Because the states pushing this are saying from now on the people of our state will no longer decide how their votes shall be pledged, and instead some other states will make our people's decision. Sure sounds unconstitutional to me. In fact, it sounds much more unconstitutional than when states limit rights that do not actually exist in the constitution, but the SC says they exist anyway and it's unconstitutional to infringe on them,
 
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DunDunDunpachi

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I can’t see how anyone could argue that this is unconstitutional, when the constitution explicitly states that it is up to each individual state on how they decide their electors should pledge their votes. We already have had multiple instances of faithless electors that vote against their pledged candidate, and that’s entirely constitutional. If you are opposed to states using their authority to determine how their electors should pledge, then we have a process for that. Call up your representatives and push them on an amendment to change the constitution, although I’m not sure there’s many true conservatives that would be in favor of states ceding more power to centgov.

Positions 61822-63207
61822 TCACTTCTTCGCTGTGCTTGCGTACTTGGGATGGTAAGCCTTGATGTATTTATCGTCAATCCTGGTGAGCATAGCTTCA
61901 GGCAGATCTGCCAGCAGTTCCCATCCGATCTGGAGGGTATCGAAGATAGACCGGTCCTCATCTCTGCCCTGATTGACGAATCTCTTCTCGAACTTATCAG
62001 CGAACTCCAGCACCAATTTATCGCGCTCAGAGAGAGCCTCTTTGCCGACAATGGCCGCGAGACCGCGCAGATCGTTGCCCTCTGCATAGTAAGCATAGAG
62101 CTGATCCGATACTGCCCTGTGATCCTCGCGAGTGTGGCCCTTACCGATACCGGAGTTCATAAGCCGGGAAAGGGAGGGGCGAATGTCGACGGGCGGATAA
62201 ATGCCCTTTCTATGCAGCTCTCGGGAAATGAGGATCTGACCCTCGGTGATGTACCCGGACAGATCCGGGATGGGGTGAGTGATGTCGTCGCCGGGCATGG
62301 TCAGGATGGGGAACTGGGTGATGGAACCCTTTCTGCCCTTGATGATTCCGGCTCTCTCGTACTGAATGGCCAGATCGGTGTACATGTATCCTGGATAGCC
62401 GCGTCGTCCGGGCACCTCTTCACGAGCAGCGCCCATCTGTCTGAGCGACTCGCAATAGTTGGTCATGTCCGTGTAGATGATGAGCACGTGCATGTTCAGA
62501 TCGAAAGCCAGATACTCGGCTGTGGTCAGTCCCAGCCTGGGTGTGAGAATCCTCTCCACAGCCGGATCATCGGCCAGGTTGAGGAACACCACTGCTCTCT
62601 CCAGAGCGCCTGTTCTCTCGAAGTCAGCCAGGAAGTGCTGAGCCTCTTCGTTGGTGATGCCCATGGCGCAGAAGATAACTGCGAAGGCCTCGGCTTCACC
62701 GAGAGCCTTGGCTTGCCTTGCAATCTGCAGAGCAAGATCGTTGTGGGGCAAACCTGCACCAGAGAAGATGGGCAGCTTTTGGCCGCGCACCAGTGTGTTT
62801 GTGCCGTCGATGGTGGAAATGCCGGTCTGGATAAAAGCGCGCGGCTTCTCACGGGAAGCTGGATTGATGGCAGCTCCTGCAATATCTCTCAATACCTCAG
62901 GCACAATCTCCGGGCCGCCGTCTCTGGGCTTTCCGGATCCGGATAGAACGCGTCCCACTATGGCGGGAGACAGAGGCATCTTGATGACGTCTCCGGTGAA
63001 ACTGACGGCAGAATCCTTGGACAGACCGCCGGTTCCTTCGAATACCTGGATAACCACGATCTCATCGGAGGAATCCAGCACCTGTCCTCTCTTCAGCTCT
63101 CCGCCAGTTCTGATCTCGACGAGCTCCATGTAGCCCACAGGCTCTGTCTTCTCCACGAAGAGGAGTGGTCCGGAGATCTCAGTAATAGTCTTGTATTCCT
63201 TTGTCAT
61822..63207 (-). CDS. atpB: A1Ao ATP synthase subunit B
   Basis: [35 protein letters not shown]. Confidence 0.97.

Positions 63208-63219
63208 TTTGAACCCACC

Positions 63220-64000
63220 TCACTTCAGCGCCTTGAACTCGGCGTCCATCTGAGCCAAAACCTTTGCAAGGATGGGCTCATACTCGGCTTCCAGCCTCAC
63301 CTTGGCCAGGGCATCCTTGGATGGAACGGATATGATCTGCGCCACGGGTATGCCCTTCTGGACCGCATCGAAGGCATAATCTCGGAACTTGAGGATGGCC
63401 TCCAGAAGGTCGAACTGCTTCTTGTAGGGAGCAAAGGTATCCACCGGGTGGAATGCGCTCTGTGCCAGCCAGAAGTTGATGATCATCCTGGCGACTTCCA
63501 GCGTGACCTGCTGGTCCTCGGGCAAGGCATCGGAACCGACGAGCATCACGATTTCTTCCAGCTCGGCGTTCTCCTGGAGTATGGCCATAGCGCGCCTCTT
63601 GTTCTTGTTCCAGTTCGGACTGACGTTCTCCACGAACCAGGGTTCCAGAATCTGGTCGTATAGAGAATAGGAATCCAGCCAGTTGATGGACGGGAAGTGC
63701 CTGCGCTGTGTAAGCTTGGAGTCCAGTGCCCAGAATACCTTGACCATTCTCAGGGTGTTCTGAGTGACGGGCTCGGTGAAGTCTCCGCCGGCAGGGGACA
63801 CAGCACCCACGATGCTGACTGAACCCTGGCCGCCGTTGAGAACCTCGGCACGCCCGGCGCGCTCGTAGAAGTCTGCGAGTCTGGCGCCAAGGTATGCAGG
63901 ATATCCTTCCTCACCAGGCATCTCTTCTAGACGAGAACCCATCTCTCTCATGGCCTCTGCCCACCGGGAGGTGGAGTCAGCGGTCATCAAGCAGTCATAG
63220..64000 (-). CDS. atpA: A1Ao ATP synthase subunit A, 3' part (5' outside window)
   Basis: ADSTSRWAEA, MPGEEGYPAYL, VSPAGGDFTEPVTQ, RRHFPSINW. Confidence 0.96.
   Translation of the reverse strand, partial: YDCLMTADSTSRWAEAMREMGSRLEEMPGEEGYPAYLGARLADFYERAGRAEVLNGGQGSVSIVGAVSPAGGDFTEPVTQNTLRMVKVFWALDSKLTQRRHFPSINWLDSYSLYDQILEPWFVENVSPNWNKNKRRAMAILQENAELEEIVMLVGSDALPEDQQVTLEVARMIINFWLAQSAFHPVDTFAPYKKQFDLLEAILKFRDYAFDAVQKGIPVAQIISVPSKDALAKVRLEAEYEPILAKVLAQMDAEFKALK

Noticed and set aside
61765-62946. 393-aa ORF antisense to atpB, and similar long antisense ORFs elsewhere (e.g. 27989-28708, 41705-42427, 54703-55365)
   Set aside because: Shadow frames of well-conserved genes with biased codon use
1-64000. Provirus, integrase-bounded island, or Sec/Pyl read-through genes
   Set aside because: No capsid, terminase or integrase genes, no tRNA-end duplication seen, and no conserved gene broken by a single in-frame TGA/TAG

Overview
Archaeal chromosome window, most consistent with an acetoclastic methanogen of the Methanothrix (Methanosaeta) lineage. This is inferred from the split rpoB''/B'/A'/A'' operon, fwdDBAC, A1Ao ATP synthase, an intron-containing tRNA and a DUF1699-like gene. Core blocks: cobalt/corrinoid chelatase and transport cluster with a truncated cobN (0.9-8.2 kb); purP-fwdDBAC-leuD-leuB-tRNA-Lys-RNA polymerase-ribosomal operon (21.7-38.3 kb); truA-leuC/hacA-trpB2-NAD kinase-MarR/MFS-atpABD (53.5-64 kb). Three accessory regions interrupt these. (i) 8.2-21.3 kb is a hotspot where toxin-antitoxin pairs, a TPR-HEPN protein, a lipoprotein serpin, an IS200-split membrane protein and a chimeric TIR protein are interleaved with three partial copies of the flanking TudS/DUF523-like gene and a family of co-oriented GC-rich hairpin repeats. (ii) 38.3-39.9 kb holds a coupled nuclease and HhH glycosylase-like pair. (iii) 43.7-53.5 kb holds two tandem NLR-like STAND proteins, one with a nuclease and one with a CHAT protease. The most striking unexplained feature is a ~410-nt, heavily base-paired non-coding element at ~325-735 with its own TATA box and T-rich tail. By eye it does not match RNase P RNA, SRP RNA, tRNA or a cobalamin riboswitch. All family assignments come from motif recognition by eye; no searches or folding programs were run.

Are states allowed to using their authority to determine how their electors should pledge based on the decision of an external state?

Because that is what is being proposed here. Red Candidate won the popular vote in your state? Too bad. Your state is a part of a 14-state coalition and because Blue Candidate won the popular vote overall, your state's result is nulled. Fall in line, you filthy provincial.
 

eclipze

Member
Mar 30, 2007
522
342
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Are states allowed to using their authority to determine how their electors should pledge based on the decision of an external state?

Because that is what is being proposed here. Red Candidate won the popular vote in your state? Too bad. Your state is a part of a 14-state coalition and because Blue Candidate won the popular vote overall, your state's result is nulled. Fall in line, you filthy provincial.